“It sends a terrible message in terms of tourism here in British Columbia and Canada,” he said. “Because, let’s face it, this person that took this trip is now going to tell their friend … ‘Why would you want to come here?'”
Farnworth said his staff would be investigating if the ranch had received any COVID relief funding, and that the ranch would not be eligible in any case, given the requirements placed on vaccinated travellers.
“I don’t think it’s particularly good business practice,” he said.
How Canada’s new NOC will affect Express Entry eligibility – Canada Immigration News
Immigration, Refugees and Citizenship Canada (IRCC) currently uses NOC 2016 to determine the eligibility of occupations under its temporary and permanent residency programs. However, IRCC must switch to NOC 2021 starting in November as per Canadian law.
The NOC is managed by Employment and Social Development Canada (ESDC) and Statistics Canada, which revise the system every 10 years. NOC 2021 will introduce new terminology and a revised classification structure that will affect IRCC programs.
As a result of these changes, the following 16 occupations will become eligible under Express Entry:
- Payroll administrators;
- Dental assistants and dental laboratory assistants;
- Nurse aides, orderlies and patient service associates;
- Pharmacy technical assistants and pharmacy assistants;
- Elementary and secondary school teacher assistants;
- Sheriffs and bailiffs;
- Correctional service officers;
- By-law enforcement and other regulatory officers;
- Estheticians, electrologists and related occupations;
- Residential and commercial installers and servicers;
- Pest controllers and fumigators;
- Other repairers and servicers;
- Transport truck drivers;
- Bus drivers, subway operators and other transit operators;
- Heavy equipment operators; and
- Aircraft assemblers and aircraft assembly inspectors.
There will also be three occupations that will become ineligible, including:
- other performers;
- program leaders and instructors in recreation, sport and fitness; and
- tailors, dressmakers, furriers and milliners.
These three occupations will remain eligible for programs with broader occupational eligibility criteria, such as some streams of the Provincial Nominee Program.
The major change to NOC 2021 is the current four-category “skill level” structure has been overhauled and replaced by a new six-category system. The new system outlines the level of Training, Education, Experience and Responsibilities (TEER) required to enter each occupation.
The previous NOC had four skill levels. NOC A represented jobs that tend to require university degrees, NOC B included jobs in the skilled trades or that require a college diploma, NOC C covered jobs that require intermediate skills or job-specific training, and NOC D was for labour jobs that require on-the-job training.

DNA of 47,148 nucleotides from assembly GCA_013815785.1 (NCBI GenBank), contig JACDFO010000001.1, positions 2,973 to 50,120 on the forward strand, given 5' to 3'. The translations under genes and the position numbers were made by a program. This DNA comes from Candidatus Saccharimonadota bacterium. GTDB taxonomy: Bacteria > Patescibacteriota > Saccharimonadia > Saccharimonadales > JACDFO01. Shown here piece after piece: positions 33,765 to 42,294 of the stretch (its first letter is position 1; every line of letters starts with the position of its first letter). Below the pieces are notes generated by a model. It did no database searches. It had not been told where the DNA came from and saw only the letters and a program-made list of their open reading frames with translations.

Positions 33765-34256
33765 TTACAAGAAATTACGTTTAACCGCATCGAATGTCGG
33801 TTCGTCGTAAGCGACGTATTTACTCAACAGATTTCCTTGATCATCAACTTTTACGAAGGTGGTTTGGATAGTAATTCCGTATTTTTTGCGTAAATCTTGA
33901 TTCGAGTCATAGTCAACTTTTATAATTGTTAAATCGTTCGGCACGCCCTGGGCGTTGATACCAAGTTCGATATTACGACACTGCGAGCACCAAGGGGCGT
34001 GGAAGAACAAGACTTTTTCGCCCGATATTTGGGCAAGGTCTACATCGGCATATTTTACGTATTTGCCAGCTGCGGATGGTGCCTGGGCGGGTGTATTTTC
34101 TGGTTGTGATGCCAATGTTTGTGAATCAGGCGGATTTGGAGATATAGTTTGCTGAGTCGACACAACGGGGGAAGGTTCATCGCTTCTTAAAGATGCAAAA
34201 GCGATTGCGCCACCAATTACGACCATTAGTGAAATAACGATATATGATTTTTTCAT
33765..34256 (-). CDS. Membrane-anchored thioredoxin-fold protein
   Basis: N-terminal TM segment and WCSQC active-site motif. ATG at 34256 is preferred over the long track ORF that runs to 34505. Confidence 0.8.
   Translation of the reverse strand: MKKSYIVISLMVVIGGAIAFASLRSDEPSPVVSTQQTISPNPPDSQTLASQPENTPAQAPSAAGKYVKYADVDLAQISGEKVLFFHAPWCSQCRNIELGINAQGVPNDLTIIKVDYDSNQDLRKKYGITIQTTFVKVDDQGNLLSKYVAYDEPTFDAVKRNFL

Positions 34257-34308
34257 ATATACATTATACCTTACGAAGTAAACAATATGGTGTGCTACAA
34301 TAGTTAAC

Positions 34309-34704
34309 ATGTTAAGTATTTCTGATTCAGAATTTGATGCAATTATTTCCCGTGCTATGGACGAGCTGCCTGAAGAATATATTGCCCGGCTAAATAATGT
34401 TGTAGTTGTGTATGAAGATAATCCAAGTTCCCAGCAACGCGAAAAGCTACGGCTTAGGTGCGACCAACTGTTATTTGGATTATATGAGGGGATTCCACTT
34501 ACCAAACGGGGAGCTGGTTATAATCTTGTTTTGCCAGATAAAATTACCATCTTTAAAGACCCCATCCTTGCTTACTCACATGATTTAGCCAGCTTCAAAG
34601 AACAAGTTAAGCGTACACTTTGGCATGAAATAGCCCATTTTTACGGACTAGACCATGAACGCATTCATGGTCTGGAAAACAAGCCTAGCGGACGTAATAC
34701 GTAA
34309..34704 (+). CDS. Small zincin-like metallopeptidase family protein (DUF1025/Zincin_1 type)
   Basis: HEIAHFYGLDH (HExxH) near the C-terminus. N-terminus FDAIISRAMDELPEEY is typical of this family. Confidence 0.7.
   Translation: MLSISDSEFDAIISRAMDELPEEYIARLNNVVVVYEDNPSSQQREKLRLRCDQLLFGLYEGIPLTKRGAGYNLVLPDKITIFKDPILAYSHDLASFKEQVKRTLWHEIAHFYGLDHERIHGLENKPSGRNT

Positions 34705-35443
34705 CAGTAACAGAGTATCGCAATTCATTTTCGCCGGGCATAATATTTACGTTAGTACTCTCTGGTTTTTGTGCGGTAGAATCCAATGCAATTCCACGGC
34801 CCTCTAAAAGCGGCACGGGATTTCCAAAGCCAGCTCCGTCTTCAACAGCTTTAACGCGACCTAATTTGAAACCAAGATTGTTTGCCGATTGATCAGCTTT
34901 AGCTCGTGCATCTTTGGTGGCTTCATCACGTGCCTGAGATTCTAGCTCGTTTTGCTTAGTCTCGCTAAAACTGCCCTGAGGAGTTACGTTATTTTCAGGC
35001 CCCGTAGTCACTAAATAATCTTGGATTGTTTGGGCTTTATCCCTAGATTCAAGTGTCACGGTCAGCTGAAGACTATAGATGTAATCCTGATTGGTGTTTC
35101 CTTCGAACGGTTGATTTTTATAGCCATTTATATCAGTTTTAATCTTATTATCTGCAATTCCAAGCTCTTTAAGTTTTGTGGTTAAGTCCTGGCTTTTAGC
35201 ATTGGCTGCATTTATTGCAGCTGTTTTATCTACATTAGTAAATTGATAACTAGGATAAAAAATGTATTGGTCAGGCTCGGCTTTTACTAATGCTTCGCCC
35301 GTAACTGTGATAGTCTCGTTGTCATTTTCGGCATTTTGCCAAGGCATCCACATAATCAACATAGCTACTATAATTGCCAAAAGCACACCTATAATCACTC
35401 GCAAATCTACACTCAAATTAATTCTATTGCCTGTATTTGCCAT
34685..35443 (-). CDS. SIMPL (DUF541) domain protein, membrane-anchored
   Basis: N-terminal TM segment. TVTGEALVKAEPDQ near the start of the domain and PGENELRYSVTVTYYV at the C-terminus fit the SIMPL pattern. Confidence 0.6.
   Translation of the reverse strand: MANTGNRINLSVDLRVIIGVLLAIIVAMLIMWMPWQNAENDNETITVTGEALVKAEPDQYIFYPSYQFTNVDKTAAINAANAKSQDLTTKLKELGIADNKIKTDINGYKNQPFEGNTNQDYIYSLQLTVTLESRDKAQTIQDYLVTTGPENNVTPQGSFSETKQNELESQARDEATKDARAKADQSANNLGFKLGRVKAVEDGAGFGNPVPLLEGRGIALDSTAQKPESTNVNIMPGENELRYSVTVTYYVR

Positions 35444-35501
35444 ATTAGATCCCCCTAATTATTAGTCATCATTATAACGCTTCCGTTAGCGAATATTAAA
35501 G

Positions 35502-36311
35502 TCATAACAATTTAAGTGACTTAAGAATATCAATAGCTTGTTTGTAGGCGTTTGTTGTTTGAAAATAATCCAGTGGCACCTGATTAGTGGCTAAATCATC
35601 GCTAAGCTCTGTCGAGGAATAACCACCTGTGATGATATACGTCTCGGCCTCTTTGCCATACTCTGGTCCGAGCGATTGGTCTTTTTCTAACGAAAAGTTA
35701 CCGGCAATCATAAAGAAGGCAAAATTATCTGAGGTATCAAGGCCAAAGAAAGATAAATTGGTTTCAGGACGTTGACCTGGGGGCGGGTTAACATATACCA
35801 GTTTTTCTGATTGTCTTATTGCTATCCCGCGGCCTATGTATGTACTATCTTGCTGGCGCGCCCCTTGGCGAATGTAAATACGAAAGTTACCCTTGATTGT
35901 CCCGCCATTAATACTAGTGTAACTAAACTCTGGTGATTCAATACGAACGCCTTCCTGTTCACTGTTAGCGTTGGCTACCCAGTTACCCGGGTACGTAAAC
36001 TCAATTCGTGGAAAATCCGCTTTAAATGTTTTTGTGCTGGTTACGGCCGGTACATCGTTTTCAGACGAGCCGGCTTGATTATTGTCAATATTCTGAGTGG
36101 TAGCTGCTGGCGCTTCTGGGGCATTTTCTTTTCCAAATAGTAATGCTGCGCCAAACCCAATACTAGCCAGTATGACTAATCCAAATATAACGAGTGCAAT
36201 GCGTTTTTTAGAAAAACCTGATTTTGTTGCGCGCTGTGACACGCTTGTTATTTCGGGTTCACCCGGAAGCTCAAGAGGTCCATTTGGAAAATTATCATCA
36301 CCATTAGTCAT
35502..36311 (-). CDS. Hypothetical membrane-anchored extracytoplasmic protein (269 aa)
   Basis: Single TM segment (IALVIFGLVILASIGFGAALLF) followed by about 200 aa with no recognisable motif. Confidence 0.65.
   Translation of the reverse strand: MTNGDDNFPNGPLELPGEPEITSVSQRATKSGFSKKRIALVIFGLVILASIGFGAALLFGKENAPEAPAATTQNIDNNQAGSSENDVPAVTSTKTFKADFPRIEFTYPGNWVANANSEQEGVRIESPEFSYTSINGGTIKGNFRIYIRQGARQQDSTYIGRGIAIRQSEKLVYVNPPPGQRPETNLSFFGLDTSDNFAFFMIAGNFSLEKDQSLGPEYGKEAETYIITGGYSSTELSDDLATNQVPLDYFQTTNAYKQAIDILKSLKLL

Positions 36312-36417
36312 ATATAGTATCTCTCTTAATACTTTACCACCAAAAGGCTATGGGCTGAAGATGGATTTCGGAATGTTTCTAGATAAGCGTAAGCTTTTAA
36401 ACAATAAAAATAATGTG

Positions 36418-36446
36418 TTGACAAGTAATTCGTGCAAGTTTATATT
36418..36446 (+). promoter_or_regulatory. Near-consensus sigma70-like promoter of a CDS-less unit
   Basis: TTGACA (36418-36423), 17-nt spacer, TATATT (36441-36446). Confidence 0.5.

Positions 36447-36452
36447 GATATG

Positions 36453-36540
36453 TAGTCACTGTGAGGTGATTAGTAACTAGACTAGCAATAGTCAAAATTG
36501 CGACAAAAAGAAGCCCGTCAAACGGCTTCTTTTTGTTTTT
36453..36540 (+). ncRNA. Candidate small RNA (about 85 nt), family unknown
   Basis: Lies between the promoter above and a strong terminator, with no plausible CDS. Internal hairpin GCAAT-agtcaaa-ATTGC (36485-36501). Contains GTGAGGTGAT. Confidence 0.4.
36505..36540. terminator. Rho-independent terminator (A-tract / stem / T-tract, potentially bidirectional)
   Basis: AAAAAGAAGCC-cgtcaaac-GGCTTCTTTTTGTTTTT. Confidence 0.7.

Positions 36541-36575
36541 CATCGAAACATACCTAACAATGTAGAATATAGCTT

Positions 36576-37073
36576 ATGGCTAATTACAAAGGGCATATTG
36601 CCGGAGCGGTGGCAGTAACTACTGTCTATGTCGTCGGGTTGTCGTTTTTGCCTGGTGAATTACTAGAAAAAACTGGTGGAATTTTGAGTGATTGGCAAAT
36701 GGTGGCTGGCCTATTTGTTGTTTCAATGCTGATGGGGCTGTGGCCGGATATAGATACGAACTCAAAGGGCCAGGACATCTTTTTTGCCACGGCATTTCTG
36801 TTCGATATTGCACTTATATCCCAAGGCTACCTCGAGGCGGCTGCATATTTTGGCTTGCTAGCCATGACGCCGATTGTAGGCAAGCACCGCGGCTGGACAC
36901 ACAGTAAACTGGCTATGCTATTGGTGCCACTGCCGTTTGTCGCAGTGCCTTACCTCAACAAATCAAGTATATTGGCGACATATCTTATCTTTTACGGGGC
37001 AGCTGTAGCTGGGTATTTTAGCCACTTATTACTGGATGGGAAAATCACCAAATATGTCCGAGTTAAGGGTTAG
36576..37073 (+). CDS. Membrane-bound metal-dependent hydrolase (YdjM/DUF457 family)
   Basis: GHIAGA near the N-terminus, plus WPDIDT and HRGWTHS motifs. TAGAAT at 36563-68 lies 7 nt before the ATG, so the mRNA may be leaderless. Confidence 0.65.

In September 2020, IRCC’s Executive Committee decided that the new TEER structure will be adopted as follows:
|NOC 2016||NOC 2021|
|Skill Type 0||TEER 0|
|Skill Level A||TEER 1|
|Skill Level B||TEER 2|
|Skill Level B||TEER 3|
|Skill Level C||TEER 4|
|Skill Level D||TEER 5|
NOC 2021 will use a five-tier hierarchical system to classify occupations. Also, occupations will now have a five-digit codification system instead of the current four-digit system. The TEER system has six categories, 0, 1, 2, 3, 4, and 5.
Statistics Canada explains there are two main reasons why the skill type model is being replaced by the TEER system. First, the TEER system aims to provide more clarity on the level of education and work experience required to work in an occupation. Second, the skill type model creates artificial categorizations between low- and high-skilled jobs. Implementing TEER is intended to give stakeholders a better sense of the skills required for each occupation.
This Statistics Canada tool allows you to see how your current NOC corresponds with NOC 2021.
© CIC News All Rights Reserved. Visit CanadaVisa.com to discover your Canadian immigration options.
More Canadians could face late-stage cancer tied to diagnosis delays during COVID pandemic – CBC News
It all started with a stomach bug.
That’s what Cheryl-Anne Labrador-Summers thought, anyway. It was October 2020, not long after she’d moved to the tranquil lakeside Ontario community of Georgina, and instead of relaxing with her family like she’d planned, the mother of three was struggling to figure out why she kept experiencing strange, unexplained stomach cramps.
Labrador-Summers tried to visit her family physician, but the office was shuttered because of the COVID-19 pandemic. So she searched for another clinic — only to be offered a phone appointment rather than an in-person assessment. She wound up being told that her grumbling digestive system was likely caused by a mild gastrointestinal illness.
By January, the 58-year-old had a distended stomach, looking — in her own words — “about nine months pregnant.” Again, she reached out to a physician, went for some tests, then headed to the nearest emergency department.
After finally seeing a doctor face to face for the first time in months, she learned the real cause of her discomfort: an intestinal blockage caused by cancer.
“It ended up being a nine-centimetre tumour, and it had completely blocked off my lower bowel,” she said.
An emergency surgery left Labrador-Summers with 55 staples along her torso and a months-long recovery before she could begin oral chemotherapy. Her question now is unanswerable but painful to consider: Could that ordeal have been prevented, or at least minimized, by an earlier diagnosis?